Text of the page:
My Chemical Romance's Tour Hits South Florida in May 2011; Four Reasons to Love This Band Again | New Times Broward-Palm Beach


My Chemical Romance's Tour Hits South Florida in May 2011; Four Reasons to Love This Band Again

For a heady period from about 2006 to 2008, My Chemical Romance seemed ready to truly run the mainstream-crossover rock world. Their third album, The Black Parade, proved a commercial megasuccess despite its unlikely form -- a concept album -- about some depressing substance -- a regretful cancer patient mourning from a hospital bed.

But what the New Jersey punk-scene graduates brought with that record was something sorely missing even from the work of the scene peers with whom they came up: fantasy, escapism, even glamour. With a complete creative vision from music to appearance to stage design, it was as though the band had sneaked David Bowie-style theatrics and even high camp to the "active rock" format.

Unfortunately, many grizzled rock critics and fans didn't get that far, seeing instead a youngish, intensely devoted fan base and a bunch of misapplied genre labels. Yes, there's the little "emo" word, which never really applied to My Chemical Romance, in sound, style, or attitude. 

The band's broader ambitions and ideas beyond the mid-'00s iteration of that scene were clear by 2007, when the group appeared twice in South Florida. Once was at a nearly sold-out headlining gig at the BankAtlantic Center, and later was a headlining festival slot at that year's Projekt Revoution tour, at what is now Cruzan Amphitheatre. 

And then, MCR seemed to sort of disappear. Lead singer Gerard Way got married, his brother and bandmate Mikey seemed to drift in and out of the official lineup, and eventually the whole band announced a break from the stage. 

In the ensuing years, they began work on their upcoming new album, Danger Days: The True Lives of the Fabulous Killjoys, due out November 22. Problem is, two years in popular music is nearly a lifetime, and the band faces the task of having to reintroduce itself. 

Its upcoming World Contamination Tour lands in South Florida on May 17, 2011 -- but not at an arena. The band's going back to its roots and doing a club tour, which means, in our case, Revolution in Fort Lauderdale.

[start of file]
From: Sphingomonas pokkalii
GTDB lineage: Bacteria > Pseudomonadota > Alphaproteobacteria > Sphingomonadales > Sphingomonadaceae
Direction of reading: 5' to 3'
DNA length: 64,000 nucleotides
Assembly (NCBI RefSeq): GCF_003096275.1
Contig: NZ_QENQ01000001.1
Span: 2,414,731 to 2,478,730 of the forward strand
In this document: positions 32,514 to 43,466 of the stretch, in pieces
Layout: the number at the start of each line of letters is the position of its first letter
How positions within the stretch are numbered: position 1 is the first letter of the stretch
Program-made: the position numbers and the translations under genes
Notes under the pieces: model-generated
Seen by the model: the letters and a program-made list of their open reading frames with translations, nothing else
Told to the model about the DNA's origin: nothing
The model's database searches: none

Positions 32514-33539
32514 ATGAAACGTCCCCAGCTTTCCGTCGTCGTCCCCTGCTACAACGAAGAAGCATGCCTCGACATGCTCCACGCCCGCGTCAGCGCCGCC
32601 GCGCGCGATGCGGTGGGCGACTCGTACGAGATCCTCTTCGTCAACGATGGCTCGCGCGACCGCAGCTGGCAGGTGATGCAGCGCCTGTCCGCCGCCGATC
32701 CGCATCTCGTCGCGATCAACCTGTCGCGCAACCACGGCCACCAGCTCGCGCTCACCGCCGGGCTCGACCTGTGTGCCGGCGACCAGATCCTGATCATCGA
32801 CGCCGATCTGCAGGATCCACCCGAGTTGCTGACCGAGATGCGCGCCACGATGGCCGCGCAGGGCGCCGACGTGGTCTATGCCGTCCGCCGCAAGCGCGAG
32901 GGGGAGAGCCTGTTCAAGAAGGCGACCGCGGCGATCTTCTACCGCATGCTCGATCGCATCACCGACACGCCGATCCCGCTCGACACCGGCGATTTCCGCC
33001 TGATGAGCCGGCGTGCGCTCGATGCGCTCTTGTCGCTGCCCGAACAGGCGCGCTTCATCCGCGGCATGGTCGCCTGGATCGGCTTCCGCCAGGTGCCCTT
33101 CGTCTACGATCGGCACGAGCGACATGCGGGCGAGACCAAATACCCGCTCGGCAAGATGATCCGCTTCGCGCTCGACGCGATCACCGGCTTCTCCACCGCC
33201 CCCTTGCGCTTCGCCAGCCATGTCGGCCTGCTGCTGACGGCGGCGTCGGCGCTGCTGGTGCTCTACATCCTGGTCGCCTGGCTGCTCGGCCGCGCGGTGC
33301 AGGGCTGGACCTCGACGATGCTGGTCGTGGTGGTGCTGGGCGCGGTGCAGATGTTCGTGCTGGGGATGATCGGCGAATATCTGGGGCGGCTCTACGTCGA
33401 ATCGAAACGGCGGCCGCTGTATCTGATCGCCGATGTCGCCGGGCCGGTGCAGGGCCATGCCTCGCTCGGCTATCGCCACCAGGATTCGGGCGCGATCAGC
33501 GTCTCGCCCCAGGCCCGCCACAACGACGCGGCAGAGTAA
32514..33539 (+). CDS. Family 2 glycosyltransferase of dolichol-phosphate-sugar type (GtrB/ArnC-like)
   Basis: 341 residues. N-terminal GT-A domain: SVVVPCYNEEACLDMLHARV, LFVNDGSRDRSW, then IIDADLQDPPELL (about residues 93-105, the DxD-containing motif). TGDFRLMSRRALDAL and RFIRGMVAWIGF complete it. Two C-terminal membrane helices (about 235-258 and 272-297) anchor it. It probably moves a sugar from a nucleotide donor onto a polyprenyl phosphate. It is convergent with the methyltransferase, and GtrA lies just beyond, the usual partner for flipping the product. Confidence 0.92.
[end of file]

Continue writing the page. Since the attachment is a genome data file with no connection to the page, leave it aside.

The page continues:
You may be stoked about this, or you may be rolling your eyes. If you're in the latter camp, here are four reasons, in no particular order, to reconsider My Chem and this show:

4. What other band can make you feel cool about reading old Sandman comics?

There are some, probably, but we're down with MCR doing their part turning new readers onto Neil Gaiman's classic goth-fantasy graphic novel series. 

3. Freddie Mercury is long gone, RIP, but MCR can prove a pretty decent salve for that wound. 

Though they usually demur in interviews, there's no doubt that MCR are big-time Queen fans. The Black Parade was full of roller-coaster melodies that dipped and peaked with an elasticity reaching "Bohemian Rhapsody" status. Mercury may be irreplaceable, but there's a trace of his spirit left in Gerard Way's androgynous wail.

2. Their shows always promise over-the-top visual drama.

The Black Parade's supporting shows featured matching military costumes, ticker-tape showers, pyrotechnics, and even a particularly Lifetime-movie-esque vignette in which Gerard sang from a hospital stretcher. Yes, that borders on ridiculous -- or maybe crosses that border -- but with so many rock bands acting dour and just phoning it in onstage, someone's gotta entertain. We're sure they'll find a way to squeeze in some arena-worthy staging even on Revolution's relatively small stage. 

1. Hey, there's the music too.

Every My Chem album promises a dramatic revamping of sound. It's likely that the band's almost-out new album, Danger Days..., promises a near-180 yet again. Or maybe not. Lead single "Na Na Na" sounds more epic and more like an action-movie theme song than much of its previous material. But it's really just further exploration of the band's love affair with chant-worthy, extra-large anthems. It'll go down particularly well at live show megadecibel levels.